I was born in 1994 in Russia and moved to Canada in 2000, where I went to school. I went to theAbelard school in 2008 and entered the University of Waterloo in 2012, but quickly left in order to go on a six-month journey around the world and simultaneously engage in cryptocurrency-related projects on a full-time basis. The result of the journey was the idea behind Ethereum, a concept for a generalized cryptoeconomically secured state machine architecture, for which I continue to serve as Chief Scientist.
My primary academic interest consists of studying and exploring the complicated intersection between information theory, cryptography, sociology, epistemology, politics and economics, where mechanisms such as prediction markets, cryptoeconomic state machines (for the layman: "blockchains"), security deposits, consumer protection and reputation systems, multi-key personal security architectures and sampling-and-fallback scalability games sit at the core.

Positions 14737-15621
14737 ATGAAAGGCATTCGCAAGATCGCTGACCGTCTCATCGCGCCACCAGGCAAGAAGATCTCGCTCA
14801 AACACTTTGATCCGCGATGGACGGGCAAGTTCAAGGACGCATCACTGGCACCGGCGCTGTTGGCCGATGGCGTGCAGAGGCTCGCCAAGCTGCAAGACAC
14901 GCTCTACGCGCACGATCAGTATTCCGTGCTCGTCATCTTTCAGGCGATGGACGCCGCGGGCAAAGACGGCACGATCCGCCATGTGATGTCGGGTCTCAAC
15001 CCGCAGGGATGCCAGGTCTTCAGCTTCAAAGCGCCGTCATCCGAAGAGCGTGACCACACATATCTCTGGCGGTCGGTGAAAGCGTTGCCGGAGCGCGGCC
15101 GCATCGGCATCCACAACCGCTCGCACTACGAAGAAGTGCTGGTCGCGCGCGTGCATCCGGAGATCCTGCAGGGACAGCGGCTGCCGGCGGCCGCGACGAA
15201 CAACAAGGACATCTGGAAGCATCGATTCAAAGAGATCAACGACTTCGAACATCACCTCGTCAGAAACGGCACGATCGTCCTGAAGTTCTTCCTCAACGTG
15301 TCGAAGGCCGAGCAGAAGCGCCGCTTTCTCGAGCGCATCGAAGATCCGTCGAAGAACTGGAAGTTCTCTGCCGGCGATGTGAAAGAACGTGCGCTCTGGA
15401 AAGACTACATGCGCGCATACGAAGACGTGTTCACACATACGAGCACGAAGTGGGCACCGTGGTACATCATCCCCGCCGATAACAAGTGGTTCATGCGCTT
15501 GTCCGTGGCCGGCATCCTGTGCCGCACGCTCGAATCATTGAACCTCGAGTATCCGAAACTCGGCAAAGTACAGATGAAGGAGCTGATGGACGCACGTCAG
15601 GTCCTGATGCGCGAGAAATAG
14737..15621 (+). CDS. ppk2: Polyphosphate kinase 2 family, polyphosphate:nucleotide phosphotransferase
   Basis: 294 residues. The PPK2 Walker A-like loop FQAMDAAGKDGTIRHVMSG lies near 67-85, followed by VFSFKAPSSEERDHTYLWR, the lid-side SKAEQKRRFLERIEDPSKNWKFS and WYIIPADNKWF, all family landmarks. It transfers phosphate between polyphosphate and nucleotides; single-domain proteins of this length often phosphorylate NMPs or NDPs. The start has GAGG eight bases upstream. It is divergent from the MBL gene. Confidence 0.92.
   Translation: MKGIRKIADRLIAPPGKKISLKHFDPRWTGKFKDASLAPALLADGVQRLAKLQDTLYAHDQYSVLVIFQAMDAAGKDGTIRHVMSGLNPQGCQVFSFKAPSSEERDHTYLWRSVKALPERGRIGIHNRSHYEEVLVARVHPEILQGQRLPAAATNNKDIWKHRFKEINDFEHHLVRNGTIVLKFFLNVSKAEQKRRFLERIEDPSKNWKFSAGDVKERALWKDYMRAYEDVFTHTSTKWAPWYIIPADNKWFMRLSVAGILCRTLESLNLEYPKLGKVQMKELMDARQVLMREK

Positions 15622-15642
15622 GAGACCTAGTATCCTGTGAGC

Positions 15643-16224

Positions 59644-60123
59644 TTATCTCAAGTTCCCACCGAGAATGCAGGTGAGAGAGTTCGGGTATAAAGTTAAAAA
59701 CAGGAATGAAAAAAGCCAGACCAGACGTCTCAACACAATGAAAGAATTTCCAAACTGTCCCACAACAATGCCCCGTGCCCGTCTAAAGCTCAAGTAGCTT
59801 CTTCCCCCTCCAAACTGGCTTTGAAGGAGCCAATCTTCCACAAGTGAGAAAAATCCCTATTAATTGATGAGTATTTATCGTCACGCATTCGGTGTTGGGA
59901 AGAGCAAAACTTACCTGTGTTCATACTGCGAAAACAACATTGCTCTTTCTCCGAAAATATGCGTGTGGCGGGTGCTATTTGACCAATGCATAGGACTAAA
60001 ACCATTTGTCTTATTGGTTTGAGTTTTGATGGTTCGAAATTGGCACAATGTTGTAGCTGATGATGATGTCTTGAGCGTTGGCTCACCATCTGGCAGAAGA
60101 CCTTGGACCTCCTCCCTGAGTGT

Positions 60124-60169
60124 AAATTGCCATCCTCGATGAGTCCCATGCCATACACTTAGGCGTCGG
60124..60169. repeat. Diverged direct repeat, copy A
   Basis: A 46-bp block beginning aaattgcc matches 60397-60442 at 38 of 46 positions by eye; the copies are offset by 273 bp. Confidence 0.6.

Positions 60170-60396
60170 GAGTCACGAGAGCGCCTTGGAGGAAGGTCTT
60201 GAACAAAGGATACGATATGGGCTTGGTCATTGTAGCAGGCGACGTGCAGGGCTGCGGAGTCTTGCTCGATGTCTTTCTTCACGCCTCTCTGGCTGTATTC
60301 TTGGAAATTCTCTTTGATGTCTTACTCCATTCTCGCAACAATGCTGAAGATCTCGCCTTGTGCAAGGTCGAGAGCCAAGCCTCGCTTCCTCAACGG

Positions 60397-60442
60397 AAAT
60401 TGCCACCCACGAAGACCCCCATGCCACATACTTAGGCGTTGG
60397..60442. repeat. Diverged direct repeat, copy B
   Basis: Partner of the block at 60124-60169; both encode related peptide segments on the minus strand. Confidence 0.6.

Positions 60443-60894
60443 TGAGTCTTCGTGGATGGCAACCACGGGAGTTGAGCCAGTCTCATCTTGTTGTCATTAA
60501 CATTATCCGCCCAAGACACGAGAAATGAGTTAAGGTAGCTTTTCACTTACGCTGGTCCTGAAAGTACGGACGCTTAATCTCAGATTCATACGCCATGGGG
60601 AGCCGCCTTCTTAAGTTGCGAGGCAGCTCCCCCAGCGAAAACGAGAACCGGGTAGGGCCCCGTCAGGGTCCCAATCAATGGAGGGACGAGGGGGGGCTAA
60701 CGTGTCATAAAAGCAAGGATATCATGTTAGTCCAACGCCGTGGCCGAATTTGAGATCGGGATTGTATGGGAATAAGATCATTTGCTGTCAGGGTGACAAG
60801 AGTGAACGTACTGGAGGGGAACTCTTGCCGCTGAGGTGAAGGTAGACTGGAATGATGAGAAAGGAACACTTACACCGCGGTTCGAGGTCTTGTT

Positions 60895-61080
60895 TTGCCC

In general, I am trying to move beyond just being "a cryptocurrency person" and acquiring a more holistic and long-tail perspective of what role technology can play in helping to build more secure and trustworthy systems and reduce inefficiency and waste in society; I find that individuals that identify themselves around a particular solution (eg. cryptocurrency, progressivism, authoritarianism, libertarianism, radical decentralization) are likely to be more susceptible to confirmation biases and generally less interesting than people who identity themselves around a problem, and dedicate themselves to the search for a solution to that problem no matter where the search takes them.
I also enjoy learning languages (started Mandarin a year ago) and exploring interesting places like the one that's the background of this screen.